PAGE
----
Editor's note: Amy Gahran writes about mobile tech for CNN.com. She is a San Francisco Bay Area writer and media consultant whose blog, Contentious.com, explores how people communicate in the online age.
(CNN) -- Android smartphones can do a lot, but unless you're already an Android power user or enjoy configuring a sophisticated device, getting set up on your first Android phone is probably a bit of an ordeal.
Speaking from experience, it's definitely not as simple or straightforward as getting started with your first iPhone.
In a nutshell, Sprint is providing preconfigured packages of apps, wallpaper, icons, ringtones and premium content (through partnerships with major media brands).
Sprint ID packs are free to download and install, but users are charged for premium content and features delivered through those packs. Users can customize their own phones further, and you can load up to to five Sprint ID packs on a device.
This may sound limiting to experienced smartphone users, but it's probably a good enough starting point for most beginning Android users, especially if you just got your first-ever phone that goes beyond what a basic feature phone or messaging phone can do.
As a Sprint news release notes: "According to the Pew Research Center, more than one third of US adults own smartphones, but three out of four of those owners don't use many of the smartphone's features. It's not because they don't want apps that are cool or make their lives easier; it's because finding the right content is simply too confusing, time consuming or even intimidating."
Phonescoop is reporting that Sprint is also rolling out the Sprint ID service for higher-end Android devices -- specifically the Samsung Epic 4G and the forthcoming Samsung Galaxy tablet.
It probably would have to come up with far more sophisticated packages to make this service compelling to users of those devices. We'll see what emerges on this front.
The Sprint ID concept is intriguing. Basically, it's selling "skins" for Android devices. In this case, the purpose is to ease the less-experienced user's setup process and overall experience. But skins for Android devices can serve many purposes for all kinds of users. And the more the device can do, the greater the opportunities for creating compelling skins that integrate a wide range of content and functions.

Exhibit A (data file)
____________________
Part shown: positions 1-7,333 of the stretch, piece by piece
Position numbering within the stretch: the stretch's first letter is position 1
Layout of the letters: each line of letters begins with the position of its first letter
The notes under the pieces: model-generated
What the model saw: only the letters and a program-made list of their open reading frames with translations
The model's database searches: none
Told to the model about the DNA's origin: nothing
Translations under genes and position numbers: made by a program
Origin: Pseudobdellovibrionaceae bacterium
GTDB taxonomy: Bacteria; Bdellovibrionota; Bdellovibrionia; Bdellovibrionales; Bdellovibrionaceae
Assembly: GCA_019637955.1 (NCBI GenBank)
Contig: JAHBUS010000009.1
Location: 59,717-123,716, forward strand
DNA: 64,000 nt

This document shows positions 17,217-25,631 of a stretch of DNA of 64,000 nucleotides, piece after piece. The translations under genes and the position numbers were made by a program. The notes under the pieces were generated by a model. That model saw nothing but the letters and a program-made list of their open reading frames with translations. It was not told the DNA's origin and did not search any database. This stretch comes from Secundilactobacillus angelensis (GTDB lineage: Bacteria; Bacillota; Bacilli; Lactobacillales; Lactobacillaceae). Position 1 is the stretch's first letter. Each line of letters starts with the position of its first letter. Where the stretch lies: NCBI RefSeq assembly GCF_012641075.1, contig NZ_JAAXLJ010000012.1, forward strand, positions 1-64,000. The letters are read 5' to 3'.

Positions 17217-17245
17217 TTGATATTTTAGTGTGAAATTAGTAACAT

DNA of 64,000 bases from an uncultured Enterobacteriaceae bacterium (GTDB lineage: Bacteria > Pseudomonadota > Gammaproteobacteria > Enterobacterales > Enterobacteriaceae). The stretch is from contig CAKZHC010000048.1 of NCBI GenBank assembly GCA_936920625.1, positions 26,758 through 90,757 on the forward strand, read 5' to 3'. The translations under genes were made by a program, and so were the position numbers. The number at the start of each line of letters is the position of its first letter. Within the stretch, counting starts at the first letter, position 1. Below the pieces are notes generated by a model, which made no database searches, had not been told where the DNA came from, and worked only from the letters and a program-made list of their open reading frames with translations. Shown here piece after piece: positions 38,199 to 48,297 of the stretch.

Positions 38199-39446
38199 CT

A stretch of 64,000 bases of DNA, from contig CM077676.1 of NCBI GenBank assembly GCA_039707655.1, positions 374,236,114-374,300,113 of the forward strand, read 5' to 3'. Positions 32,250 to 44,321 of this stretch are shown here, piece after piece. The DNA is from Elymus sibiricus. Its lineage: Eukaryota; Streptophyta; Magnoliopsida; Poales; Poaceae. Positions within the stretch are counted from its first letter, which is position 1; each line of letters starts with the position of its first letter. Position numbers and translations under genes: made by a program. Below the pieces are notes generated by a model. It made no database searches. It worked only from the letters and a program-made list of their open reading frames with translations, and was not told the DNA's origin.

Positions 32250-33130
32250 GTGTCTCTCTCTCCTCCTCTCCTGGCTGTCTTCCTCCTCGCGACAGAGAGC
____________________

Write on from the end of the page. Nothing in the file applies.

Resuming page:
Sprint views Sprint ID not just as a service for the packs it decides to offer, but a platform through which others can create and offer their own custom Android skins.
These could be sold or given away either to the general public or a select group of users, such as fans of a particular band or team, or employees of a large company.
The October 12 episode of "The Cell Phone Junkie Unlocked" podcast included an interview at CTIA with a Sprint representative who explained that the Sprint ID platform basically allows developers to create custom collections of applications, widgets and other tools to serve specific user groups.
For instance, many large companies already provide smartphones for their employees.
The IT or telecom department of a large company like FedEx or Merrill Lynch might use Sprint ID to deploy an Android skin for its employees that would include access to in-house proprietary tools or information. Employees could activate the job-related skin during the workday, then switch to a personal skin (or no skin) when off-duty.
This week's Sprint Developer Conference included several sessions that focus on Sprint ID, so expect to see the list of available public and proprietary Sprint ID packs expanding significantly in coming months.
Sprint hasn't yet specified how it will choose those it will allow to create Sprint ID packs. I doubt this carrier's platform would be wide open to any developer for any purpose, like the Android App Market. Also, Sprint ID packs are, of course, available only to Sprint customers, but Android devices are now available on every carrier.
Maybe alternative Android skin platforms might arise, and they might be open, rather than tied to specific wireless carriers. Android Central speculated that this strategy may "spell doom" for phone manufacturers' custom Android user interfaces like HTC Sense or Samsung Touchwiz.
What if you could get an Android skin for the city where you live, or for particular news venues, or organizations that you support? Why not an Android skin for Denver residents, or Texas Republicans, or stock traders, or people who track bills in Congress, or the BBC, or the Natural Resources Defense Council, or Presbyterians?
Right now, there are smartphone apps to serve these communities -- but apps aren't everything.
A custom skin could allow you to integrate mobile web bookmarks, widgets, messaging services, ticker-style updates and more in one experience that you could turn on and off at will on your phone.
It'll be interesting to see how this concept develops and spreads.